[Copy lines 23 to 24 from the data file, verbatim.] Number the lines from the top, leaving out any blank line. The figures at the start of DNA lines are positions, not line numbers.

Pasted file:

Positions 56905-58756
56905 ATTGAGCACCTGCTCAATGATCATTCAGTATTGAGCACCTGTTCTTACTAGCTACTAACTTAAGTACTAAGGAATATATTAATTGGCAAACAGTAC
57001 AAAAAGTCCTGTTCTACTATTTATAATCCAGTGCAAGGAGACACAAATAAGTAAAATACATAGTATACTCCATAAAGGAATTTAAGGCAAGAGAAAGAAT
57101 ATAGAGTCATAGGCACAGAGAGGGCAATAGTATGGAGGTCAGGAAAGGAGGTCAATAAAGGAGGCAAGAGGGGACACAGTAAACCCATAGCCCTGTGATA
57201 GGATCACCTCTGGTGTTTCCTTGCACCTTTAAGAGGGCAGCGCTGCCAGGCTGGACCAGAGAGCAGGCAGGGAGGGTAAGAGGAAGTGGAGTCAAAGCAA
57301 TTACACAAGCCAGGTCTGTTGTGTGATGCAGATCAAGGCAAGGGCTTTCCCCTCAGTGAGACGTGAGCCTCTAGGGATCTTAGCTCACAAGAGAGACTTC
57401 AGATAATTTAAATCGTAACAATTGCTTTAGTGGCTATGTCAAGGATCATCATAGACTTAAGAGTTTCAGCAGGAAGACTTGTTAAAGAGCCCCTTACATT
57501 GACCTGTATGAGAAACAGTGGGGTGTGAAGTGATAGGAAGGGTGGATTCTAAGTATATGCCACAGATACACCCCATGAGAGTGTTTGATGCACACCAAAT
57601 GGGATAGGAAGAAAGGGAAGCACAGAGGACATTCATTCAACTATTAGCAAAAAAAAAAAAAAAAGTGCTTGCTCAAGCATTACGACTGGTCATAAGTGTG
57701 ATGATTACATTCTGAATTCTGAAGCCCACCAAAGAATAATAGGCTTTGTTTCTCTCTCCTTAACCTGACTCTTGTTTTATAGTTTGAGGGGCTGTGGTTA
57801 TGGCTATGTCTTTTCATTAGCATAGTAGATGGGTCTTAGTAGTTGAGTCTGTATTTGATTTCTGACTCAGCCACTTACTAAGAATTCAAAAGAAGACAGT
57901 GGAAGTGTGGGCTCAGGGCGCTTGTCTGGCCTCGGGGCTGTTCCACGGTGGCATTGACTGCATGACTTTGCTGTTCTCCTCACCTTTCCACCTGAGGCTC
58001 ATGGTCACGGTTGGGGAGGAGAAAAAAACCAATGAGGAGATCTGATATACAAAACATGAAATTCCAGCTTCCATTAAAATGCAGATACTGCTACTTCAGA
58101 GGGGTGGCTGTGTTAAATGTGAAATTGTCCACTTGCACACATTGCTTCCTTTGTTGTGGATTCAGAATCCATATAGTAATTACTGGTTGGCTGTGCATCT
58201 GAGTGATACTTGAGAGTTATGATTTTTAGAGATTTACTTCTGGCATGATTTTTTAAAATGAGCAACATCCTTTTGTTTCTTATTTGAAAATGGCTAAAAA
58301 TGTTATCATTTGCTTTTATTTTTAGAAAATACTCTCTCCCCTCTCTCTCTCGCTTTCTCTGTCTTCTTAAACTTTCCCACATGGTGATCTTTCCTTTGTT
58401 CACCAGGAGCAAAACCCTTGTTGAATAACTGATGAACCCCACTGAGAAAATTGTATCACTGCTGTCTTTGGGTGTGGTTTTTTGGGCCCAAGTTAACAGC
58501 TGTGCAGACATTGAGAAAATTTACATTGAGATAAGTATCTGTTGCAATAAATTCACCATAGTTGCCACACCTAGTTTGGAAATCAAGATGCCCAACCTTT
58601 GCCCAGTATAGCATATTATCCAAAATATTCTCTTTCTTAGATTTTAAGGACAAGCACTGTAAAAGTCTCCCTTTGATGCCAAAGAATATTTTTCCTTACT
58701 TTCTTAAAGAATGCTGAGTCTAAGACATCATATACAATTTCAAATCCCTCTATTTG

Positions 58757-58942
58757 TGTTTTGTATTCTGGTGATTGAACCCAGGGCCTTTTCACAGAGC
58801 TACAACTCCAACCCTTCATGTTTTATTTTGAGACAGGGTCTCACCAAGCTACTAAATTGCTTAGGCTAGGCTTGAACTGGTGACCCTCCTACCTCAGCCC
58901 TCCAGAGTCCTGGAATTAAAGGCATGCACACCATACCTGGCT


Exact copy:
58801 TACAACTCCAACCCTTCATGTTTTATTTTGAGACAGGGTCTCACCAAGCTACTAAATTGCTTAGGCTAGGCTTGAACTGGTGACCCTCCTACCTCAGCCC
58901 TCCAGAGTCCTGGAATTAAAGGCATGCACACCATACCTGGCT